Tuesday, June 27, 2006
REP. CURT WELDON: This is outrageous! The New York Times, a profit-making entity, designed to improve their bottom line to make a profit, has decided that they can supersede members of Congress from both parties who are briefed on these important programs for our national security...Lichtblau's response to Weldon's bizarre and clearly facetious argument?
If members of Congress who are briefed and who are elected by the people determine that an administration has overstepped its bounds, then we have the ability and we have in a process to bring it back under control.
If the New York Times really wanted to do that, then they would have gone to members of Congress and said, "What are you going to do about this?" instead of broadcasting it all over the world. They didn't do that.
They chose the profit motive, to continue to make the profit that drives the bottom line of these newspapers. And that's outrageous.
ERIC LICHTBLAU: Well, I think there is, certainly, a growing tension, and that goes beyond, you know, the couple of stories that I've worked on. I mean, this is something we're seeing played out on a daily and weekly basis, with clashes between the media and the administration.I'm sorry, that just doesn't cut it.
And, you know, there's a raging public debate, I think, between national security and the public's right to know, and oftentimes those interests conflict.
Look: I'm not saying that Lichtblau--and The Times--need to wade into the slime pit with Weldon and his friends. But couldn't Lichtblau at least challenge Weldon's farcical "profit motive" insinuations. (Does anyone really believe Keller polled the circulation department before publishing the bank records story?)
And would it really hurt Lichtblau to venture just a few words about the importance of a free press in a representative democracy?
It was one thing for reporters and media institutions to adopt an above-the-fray pose about First Amendment issues in the pre-9/11 era. But today, all national security reporters need to realize that their ability to do their jobs is under genuine threat. And they need to act accordingly.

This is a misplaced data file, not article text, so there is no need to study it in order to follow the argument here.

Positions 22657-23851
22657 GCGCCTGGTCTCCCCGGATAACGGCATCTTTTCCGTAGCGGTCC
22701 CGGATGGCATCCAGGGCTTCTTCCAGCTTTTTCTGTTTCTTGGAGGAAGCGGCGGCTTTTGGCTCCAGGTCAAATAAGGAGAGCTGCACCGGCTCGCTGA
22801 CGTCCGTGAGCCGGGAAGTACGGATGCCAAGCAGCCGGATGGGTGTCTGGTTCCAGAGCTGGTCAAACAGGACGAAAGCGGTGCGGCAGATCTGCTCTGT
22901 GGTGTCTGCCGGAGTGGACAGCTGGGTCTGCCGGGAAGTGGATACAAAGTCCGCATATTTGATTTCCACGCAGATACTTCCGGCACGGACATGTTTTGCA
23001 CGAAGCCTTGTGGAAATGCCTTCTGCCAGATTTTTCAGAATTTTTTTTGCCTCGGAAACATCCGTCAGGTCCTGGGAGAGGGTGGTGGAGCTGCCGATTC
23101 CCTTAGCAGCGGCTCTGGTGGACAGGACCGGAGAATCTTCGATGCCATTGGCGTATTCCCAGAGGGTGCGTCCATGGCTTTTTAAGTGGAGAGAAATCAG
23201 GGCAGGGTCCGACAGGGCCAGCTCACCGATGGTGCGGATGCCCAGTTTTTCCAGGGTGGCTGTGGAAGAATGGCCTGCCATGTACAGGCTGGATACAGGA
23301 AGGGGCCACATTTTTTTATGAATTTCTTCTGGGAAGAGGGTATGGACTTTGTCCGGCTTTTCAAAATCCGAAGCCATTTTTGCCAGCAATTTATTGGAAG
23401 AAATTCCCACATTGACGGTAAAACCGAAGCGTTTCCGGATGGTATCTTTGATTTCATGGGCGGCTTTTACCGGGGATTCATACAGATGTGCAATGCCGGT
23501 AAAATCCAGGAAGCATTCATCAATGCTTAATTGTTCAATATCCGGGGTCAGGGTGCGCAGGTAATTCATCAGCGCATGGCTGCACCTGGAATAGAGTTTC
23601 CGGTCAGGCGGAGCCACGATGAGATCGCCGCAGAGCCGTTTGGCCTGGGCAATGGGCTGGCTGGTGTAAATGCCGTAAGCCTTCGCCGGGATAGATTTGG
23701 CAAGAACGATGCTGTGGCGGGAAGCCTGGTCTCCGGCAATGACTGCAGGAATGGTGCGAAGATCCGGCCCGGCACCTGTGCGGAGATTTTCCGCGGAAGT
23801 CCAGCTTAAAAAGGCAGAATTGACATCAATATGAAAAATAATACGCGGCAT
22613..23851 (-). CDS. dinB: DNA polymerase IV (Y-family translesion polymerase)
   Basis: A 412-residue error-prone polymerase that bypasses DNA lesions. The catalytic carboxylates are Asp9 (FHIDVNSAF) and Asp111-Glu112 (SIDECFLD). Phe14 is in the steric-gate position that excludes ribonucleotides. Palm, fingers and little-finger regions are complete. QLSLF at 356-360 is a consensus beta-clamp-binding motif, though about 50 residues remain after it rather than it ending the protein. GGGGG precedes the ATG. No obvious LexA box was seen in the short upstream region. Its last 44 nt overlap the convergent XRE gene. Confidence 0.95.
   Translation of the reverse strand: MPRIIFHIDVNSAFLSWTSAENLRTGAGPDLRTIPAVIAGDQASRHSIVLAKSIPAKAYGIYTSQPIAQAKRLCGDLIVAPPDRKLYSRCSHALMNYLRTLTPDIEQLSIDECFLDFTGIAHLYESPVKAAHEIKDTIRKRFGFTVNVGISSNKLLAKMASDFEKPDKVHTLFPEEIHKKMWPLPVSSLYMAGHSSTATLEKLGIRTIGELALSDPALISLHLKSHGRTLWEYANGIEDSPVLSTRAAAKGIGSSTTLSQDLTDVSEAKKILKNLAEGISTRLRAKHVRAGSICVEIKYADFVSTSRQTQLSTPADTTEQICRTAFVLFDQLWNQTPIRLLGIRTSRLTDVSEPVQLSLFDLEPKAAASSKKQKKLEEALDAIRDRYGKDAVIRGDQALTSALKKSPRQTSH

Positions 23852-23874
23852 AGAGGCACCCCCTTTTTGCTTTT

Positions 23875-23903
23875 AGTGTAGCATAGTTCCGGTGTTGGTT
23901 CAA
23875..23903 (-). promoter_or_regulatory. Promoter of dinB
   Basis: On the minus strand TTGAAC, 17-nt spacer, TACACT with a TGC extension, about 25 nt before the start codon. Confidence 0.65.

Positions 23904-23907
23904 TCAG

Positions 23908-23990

Dennis Persica of The Times-Picayune, by contrast, refuses to hide under the covers. He asks some important questions here (via Atrios):
What would we as a profession do, and what would the rest of the American citizenry do, if, for example, the U.S. Attorney's office in New York, bolstered by a cadre of armed federal marshals, barged into the offices of The New York Times today?Indeed.
They could claim that the Times is a threat to national security and that they need to scour the filing cabinets and computers of Times staffers to see if they can find the source of the stories that the administration and its supporters say are threatening national security. And they could also claim that they are trying to protect the nation against future stories that they fear could be a threat to national security.
The rest of us could rail all we wanted about the raid, but if the marshals are in the Times building I think you could accurately say that they have the upper hand.
Perhaps a slight majority of the country would be outraged by such a raid, but again, what could they possibly do? This would be no Pentagon Papers case where the argument is whether or not a newspaper should be allowed to publish. This would be a case where the federal government treats a newspaper as if it were an enemy saboteur, occupies its headquarters and seized its assets. Perhaps eventually, a court might tell the marshals to leave and to give back everything they had taken. But by then serious damage would have been done.
A scary scenario, but it might be time to start thinking about how we would respond to something like that. Or better yet, how we could prevent it.